by Carolyn Prentice (Univ. British Columbia undergraduate at ZEN Vancouver, British Columbia Site)
My experience working on the ZEN project in Dr. Mary O’Connor’s lab this past summer was simply fantastic. It was great to have a summer job that I was really passionate about; anytime anyone asked me what I was doing for the summer, they were in for more than just a one-sentence answer! It was also great to share the experience with many other passionate biologists; we had an amazing group of workers and volunteers. Even when it was rainy and windy and our hands were numb, we knew we were lucky to be doing what we were doing! I am grateful to have had such an amazing opportunity, especially as an undergraduate and working on the ZEN project has certainly inspired me to continue studying the fascinating communities that inhabit Zostera marina beds. I am also excited to see the results of the ZEN projects from all of the different sites!
A typical day for the crew at the ZEN B.C. site:
1. Pile into the U.B.C. Zoology van with equipment and keen volunteers.
2. Arrive at the field site, put on (leaky) chest waders and sun hats or rain jackets (typically the latter).
3. Head down the 300 or so stairs to the beach, pass all of the locals getting their daily exercise and wearing ‘what are you guys up to’ looks on their faces.
4. Head out onto the mud flats, try not to stop moving or risk getting stuck in the really sticky mud.
5. Go about whatever task we had set out to do that day. Meanwhile, enjoy the beautiful scenery – the nearby Gulf Islands, the B.C. Ferries sailing across the Straight of Georgia, and hundreds of foraging herons.
6. Walk back up the 300 or so stairs (great exercise!)
7. Empty the leaky waders.
8. Go to Tim Horton’s to get iced caps or hot chocolates (typically the latter) before heading back to U.B.C.
9. Go home feeling like the luckiest people in the world!
by Pamela Reynolds
1. Finish and submit those pesky, lingering manuscripts.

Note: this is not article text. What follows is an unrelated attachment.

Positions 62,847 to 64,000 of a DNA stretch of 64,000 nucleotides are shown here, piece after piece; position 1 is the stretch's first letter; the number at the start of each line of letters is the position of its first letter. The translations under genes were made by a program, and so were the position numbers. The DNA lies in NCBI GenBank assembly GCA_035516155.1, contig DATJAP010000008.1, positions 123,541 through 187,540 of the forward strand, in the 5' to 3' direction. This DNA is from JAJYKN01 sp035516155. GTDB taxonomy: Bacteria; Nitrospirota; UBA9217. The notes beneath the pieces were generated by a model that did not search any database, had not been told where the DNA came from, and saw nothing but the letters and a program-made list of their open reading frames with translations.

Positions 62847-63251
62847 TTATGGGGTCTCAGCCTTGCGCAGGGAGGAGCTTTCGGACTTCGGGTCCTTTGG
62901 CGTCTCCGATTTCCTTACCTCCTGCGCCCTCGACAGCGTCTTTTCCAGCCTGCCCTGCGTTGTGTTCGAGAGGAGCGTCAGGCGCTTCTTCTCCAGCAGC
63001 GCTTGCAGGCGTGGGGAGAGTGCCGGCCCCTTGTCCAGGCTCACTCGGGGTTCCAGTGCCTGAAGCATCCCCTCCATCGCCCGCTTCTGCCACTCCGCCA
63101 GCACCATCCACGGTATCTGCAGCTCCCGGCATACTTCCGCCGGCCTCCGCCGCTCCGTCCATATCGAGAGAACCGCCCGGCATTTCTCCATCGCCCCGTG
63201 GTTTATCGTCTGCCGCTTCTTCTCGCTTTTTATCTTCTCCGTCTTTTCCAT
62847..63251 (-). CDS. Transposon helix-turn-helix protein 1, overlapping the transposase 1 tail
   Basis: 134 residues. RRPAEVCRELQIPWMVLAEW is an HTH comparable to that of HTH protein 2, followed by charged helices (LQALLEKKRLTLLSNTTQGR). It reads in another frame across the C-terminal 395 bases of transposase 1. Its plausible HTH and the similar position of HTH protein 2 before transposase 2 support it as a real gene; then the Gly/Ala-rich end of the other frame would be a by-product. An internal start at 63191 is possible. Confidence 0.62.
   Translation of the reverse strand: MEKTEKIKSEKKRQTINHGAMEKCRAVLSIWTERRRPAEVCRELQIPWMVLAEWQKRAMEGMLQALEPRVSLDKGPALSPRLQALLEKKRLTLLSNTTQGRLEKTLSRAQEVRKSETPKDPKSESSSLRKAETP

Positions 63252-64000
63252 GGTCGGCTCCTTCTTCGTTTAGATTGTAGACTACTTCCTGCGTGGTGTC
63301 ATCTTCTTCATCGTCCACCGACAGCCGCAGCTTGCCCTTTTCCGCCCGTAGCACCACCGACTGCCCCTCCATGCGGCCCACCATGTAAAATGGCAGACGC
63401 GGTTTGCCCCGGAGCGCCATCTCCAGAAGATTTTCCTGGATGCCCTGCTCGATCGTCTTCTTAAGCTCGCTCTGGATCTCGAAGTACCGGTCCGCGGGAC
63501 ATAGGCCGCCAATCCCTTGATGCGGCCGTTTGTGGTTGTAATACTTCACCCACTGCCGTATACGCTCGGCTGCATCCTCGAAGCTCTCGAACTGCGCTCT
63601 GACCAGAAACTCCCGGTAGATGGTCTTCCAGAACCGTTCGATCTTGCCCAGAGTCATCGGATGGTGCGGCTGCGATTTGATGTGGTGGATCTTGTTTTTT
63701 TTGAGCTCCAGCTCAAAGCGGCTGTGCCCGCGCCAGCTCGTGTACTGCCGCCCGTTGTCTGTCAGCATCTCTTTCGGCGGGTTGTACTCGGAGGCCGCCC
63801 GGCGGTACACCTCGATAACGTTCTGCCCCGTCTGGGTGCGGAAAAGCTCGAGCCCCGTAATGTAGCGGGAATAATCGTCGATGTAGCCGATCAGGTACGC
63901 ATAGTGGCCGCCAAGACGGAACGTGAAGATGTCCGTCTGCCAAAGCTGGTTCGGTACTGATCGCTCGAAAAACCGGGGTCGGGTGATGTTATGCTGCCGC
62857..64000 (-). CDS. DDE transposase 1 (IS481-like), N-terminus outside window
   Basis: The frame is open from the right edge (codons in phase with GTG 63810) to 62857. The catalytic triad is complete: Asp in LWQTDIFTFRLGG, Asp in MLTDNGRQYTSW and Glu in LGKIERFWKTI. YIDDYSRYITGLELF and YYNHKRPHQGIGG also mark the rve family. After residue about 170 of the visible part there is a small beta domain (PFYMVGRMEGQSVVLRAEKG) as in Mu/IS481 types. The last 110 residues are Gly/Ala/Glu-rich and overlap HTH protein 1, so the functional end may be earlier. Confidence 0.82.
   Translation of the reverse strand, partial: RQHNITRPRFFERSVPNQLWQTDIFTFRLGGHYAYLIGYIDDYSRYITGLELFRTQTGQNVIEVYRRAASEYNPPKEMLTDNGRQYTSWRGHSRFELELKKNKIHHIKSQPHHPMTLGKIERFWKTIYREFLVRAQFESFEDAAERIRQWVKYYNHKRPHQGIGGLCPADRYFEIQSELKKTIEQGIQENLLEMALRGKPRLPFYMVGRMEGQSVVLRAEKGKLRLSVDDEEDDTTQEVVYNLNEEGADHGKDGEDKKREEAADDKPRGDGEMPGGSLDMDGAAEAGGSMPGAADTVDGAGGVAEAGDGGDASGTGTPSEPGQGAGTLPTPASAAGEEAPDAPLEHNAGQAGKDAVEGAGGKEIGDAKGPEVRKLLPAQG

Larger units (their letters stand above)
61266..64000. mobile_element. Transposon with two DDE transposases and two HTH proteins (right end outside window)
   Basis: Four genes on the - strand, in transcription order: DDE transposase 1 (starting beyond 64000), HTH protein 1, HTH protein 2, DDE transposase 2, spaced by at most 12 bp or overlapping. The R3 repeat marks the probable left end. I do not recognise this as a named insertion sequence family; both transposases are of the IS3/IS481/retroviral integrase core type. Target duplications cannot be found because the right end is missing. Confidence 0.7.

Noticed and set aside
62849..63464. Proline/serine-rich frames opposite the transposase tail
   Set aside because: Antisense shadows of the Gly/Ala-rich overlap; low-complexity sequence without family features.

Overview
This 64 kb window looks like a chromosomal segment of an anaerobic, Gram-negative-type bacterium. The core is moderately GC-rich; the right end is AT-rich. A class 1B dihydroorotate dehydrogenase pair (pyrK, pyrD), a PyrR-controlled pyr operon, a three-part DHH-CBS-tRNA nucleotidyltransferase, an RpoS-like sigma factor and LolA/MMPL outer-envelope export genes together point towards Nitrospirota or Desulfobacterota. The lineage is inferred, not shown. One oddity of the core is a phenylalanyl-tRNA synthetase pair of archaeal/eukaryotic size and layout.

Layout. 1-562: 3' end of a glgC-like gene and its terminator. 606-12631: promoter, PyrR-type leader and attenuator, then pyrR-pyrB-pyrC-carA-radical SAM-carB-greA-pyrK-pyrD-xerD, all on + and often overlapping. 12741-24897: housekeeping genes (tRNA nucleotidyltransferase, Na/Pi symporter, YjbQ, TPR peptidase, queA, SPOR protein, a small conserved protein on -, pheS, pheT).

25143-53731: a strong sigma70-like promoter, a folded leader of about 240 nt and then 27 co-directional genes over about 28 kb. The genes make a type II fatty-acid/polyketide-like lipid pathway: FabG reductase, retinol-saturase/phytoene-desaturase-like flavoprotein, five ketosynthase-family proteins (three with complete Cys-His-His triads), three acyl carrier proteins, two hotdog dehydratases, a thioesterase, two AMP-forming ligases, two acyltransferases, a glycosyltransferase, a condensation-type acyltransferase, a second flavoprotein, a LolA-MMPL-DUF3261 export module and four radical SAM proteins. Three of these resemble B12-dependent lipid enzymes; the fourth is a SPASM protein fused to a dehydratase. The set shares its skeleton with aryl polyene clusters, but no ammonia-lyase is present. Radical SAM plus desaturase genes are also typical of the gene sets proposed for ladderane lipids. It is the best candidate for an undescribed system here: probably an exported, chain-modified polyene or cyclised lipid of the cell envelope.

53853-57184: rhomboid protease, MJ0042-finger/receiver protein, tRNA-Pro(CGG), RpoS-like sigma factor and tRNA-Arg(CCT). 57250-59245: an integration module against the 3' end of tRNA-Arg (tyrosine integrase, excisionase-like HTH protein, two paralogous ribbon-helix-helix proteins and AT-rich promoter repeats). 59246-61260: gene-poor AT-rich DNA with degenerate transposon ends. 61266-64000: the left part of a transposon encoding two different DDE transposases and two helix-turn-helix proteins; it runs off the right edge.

2. Apply for more funding.
3. Make more time for broad reading of the literature.
4. Figure out the species identification for sample “unknown A”… and “B”… and “C”…
5. Go digital and print less.
6. Appreciate the learning experience that comes with syntax errors in my statistical analysis coding.
7. Get out into the field more.
8. Spend less time fiddling with powerpoint slide aesthetics.
9. Fix that tear and other leaks in my wetsuit.
10. Bring healthy snacks into the field.
11. Cleanup my e-mail inbox.
by Matt Whalen (VIMS, UC Davis graduate student)
I was excited to participate in the ZEN project because of the preliminary work I did for my Master’s research under Dr. Emmett Duffy at the Virginia Institute of Marine Science (VIMS) to test the methods in seagrass. I was also excited for the chance to get up close and personal with eelgrass (Zostera marina) in different parts of the world. I had visited eelgrass beds in Boston, Massachusetts, Bodega Bay, California, and Vancouver, Canada while visiting grad schools, and played around in tropical seagrasses in Florida while helping out with a seahorse research project a few years ago, but the bulk of my research experience in seagrass was focused on the lower Chesapeake Bay. When I found out that I would be traveling to Japan to work on not one but two of the ZEN experiments, I felt like a boyhood dream had come true. Sappy, but it’s 100% accurate. My father lived in Japan for a number of years while he was in the navy, and growing up I heard a lot of stories about his time there that romanticized the whole thing for me. He even promised me (around the time I started tying my own shoes) that we would travel to Japan together one day to climb Mt. Fuji.
The timing of the trip could not have been more perfect. At the conclusion of my Master’s degree at VIMS and before beginning my PhD at UC Davis. I spent a month and a half in the land of the rising sun. My time was split between Hiroshima Prefecture, Tokyo and surrounding areas, and the northern island of Hokkaido. No amount of Japanese anime (my favorite series being Cowboy Bebop and my most recently viewed film a Japanese rendition of the Little Mermaid named Ponyo) could have prepared me for how amazing this trip would be. My first impressions were actually in the airport and during the flight. I had scored direct flights from Washington, D.C. to Tokyo and I flew with ANA (All Nippon Airways)…“Nippon” and “Nihon” are Japanese (Nihongo) for Japan, and I’m not sure how “Japan” came into use. As is often the case (for me, anyway), international flights are far superior to domestic US flights, and ANA exceeded anything I had experienced before (I’ll let the better-traveled out there decide whether ANA or international flights generally are superior).